13 June 2018

“Woe to the thinker who is not the gardener but only the soil of the plants that grow in him.1

The first half of grad school was spent adjusting to the rigors of a demanding program (stress dandruff), learning a new city (finding the cheapest beer, RIP King of Thai), and oscillating between denying that I ever had to choose a thesis topic and staring at a wall wishing an idea for one into being. As the time to announce and present a topic crept closer, Phil Hamlett, our program director, introduced a framework that I still think about a lot:

If I don’t _________, then the people of _________ will never be able to _________.

It’s a great place to start because it requires answers to important questions: Who is this for? What are they trying to accomplish? How can I help them accomplish it? I use it at the beginning of projects or when I’m feeling stuck, and it helps me remember that sometimes it doesn’t matter where you start, only that you start. Answer those questions, see if the answers fit together, refine, ask better questions.

Which is great, and that’s how I use it now, but. BUT. When this was introduced to me, the goal was to help my figure out a MFA thesis topic in an academic setting where my success was the focus, and the big neon arrow of my ego was always pointing at me me me me me.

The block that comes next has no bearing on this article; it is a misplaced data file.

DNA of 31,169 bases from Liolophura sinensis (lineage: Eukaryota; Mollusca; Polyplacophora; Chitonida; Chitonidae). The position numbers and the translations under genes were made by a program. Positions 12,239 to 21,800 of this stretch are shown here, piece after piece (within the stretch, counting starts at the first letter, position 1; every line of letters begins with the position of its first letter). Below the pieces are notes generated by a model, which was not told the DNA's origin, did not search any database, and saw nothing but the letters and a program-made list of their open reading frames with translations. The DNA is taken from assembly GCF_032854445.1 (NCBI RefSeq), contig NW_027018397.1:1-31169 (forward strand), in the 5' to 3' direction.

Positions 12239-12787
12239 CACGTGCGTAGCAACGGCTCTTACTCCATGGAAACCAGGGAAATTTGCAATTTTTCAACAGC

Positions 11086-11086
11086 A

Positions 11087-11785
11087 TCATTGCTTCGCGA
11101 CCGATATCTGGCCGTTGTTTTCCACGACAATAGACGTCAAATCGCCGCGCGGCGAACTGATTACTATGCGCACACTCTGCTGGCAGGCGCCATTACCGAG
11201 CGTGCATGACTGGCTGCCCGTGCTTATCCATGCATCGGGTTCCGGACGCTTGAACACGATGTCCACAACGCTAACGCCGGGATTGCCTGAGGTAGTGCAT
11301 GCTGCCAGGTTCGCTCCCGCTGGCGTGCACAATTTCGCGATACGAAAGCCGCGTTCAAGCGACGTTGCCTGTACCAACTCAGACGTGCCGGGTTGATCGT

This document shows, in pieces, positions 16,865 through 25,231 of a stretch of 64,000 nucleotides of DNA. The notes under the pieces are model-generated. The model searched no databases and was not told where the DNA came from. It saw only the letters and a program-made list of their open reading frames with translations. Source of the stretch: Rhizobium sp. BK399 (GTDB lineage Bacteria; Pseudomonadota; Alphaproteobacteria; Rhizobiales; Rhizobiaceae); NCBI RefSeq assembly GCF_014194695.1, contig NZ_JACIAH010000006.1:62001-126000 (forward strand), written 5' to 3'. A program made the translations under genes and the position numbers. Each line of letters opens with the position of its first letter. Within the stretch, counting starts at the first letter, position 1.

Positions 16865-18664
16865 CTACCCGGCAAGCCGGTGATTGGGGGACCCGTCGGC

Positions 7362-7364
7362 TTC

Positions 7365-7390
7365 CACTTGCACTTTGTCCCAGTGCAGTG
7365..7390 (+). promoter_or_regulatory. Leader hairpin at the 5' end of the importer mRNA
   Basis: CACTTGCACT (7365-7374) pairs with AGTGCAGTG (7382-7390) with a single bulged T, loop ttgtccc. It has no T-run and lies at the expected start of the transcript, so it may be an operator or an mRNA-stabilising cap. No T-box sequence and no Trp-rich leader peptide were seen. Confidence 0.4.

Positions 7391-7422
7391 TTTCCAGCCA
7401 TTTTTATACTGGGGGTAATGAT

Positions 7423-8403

From that perspective, the world started to look like one big problem that only I was equipped to solve: How will I The Designer, who calls worlds into being and solves the woes of the universe with a flick of the pen tool and a wink, save the teeming masses? Who is worthy to receive my genius and highly-curated GIF collection? <cackles, taps fingertips together lightly, sits at head of an idiotically long conference table>

But here’s the thing, and it took me a long time to learn this (and sometimes I still forget), the most important part isn’t “If I don’t” but rather “the people of.” It’s not about you, guy. That top-down design dogma is pretty common and it orbits Kristy Tillman’s idea of “design imperialism,2” a phrase I like a lot.

Making the design process less accessible to the people that will use the thing you’re making is a great way to fail before you start. Relationship-building and listening are required for a meaningful engagement.

Yes, I have skills and can bring value to lots of different types of projects, but seeing myself as separate from the people that are trying to use something or accomplish a task (users, students, readers, veterans, differently-abled people) only takes everyone involved further away from a helpful, useful solution.

Phil knew all of this, but he also knew that you can’t weed someone’s mental garden for them. You can just show them how to sharpen pruning shears. 

1 Sorry to add to the ranks of bearded-bespeckled-cis-hetero-white guys starting their blog with a Nietzsche quote, but it feels relevant. And as big of a creep as he was, it’s a good quote.

2 From her interview on Jeff Veen’s podcast Presentable.

Helpful reminder from Radical Co-op.